Frogs are easy to identify, though they come in a range of sizes, colours and shapes. Their main characteristics include large bulging eyes, strong back legs, and often a long extendible tongue. Their skeletal structure is what makes them a vertebrate.

Like all vertebrates they have a symmetrical body pattern with two legs and arms connecting to the central spinal column. At the top of the column they have the head. They also have a digestive system that starts at their mouth and travels through various organs to their anus, through which all food passes.

Interestingly frogs do not chew their food, and swallow it by using their eyes to push it down their throat. This means that they can’t eat food that is too large for them to swallow.

Frogs are unusual in vertebrates that they are able to both breathe and drink through their skin. This is because their skin in particularly thin, and water and gases are able to pass through the thin layers into their bloodstream.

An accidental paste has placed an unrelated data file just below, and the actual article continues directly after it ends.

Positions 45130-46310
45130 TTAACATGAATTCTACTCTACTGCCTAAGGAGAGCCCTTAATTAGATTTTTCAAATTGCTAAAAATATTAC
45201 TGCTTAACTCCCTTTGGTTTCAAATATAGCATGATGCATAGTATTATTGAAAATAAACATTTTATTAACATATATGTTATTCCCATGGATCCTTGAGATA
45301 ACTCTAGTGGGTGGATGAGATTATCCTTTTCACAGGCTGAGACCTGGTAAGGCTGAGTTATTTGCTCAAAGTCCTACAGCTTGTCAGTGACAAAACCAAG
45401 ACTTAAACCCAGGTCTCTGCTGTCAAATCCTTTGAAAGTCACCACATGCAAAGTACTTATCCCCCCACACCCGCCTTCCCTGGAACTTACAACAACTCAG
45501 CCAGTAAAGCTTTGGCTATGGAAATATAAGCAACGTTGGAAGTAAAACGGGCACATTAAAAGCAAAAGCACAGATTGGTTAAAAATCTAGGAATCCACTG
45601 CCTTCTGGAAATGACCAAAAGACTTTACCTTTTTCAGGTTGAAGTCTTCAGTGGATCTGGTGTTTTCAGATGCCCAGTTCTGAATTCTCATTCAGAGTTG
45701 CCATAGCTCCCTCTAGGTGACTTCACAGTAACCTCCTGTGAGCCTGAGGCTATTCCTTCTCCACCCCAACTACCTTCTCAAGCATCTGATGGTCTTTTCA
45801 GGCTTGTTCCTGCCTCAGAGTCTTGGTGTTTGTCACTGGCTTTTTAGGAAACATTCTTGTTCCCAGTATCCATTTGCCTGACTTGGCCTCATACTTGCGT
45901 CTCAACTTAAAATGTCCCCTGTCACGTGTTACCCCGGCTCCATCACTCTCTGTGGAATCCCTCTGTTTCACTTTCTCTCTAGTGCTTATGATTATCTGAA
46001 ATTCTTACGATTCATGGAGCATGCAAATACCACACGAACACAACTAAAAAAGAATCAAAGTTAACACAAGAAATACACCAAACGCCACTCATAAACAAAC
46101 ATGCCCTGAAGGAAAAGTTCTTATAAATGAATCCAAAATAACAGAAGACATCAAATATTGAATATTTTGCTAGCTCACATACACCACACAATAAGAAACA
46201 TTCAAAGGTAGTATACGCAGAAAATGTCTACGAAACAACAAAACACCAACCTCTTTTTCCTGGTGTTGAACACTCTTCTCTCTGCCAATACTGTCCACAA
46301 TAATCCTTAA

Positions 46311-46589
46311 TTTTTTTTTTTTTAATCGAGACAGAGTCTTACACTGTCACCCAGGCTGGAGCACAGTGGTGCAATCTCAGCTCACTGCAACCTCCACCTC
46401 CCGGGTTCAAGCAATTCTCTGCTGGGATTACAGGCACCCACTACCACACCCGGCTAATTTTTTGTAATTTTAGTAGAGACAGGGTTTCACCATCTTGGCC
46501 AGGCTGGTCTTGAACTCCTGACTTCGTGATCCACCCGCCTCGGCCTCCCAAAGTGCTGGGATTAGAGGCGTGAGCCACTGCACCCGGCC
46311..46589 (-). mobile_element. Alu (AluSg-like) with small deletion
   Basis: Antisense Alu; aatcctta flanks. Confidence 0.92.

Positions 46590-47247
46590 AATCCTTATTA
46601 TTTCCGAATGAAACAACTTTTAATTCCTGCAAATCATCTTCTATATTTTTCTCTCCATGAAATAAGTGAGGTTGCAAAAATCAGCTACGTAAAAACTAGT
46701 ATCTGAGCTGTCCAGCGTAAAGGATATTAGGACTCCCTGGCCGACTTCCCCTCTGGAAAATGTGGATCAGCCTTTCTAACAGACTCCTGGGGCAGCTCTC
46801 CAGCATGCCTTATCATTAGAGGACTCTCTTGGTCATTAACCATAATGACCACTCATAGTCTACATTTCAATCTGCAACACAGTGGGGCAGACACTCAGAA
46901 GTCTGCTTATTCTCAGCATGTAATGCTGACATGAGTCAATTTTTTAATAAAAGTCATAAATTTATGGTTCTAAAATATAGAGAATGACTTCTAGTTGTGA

While it can be fairly easy to identify an animal as a frog, this doesn’t mean they don’t vary a huge amount. Some frogs are tiny, such as poison dart frogs, whilst others are huge, such as the pacman frog. Some have smooth skin, such as many tree frogs, whilst others are warty such as the common toad.

Some frogs have even lost some of the features we most recognise as being frog-like, such as many clawed toads, which have lost their long extendable tongues.

Yet despite all this, their basic body pattern, their thin skin, large eyes, and strong back legs, mean they are one of the most recognisable groups in the world.

Also read: Frog Skeletons: Do They Have Backbones?

Frog Classification

Scientists have long debated how to classify living things. Over the centuries many different ways to grouping plants and animals have been proposed, however today a common system used to to classify them is by how closely related they are to other living things, grouping together those that are the most closely related.

While this is a very useful system it’s easy to make mistakes, and it’s not uncommon for species or groups to be reclassified. Genetic coding is particularly useful to help decide where things may sit.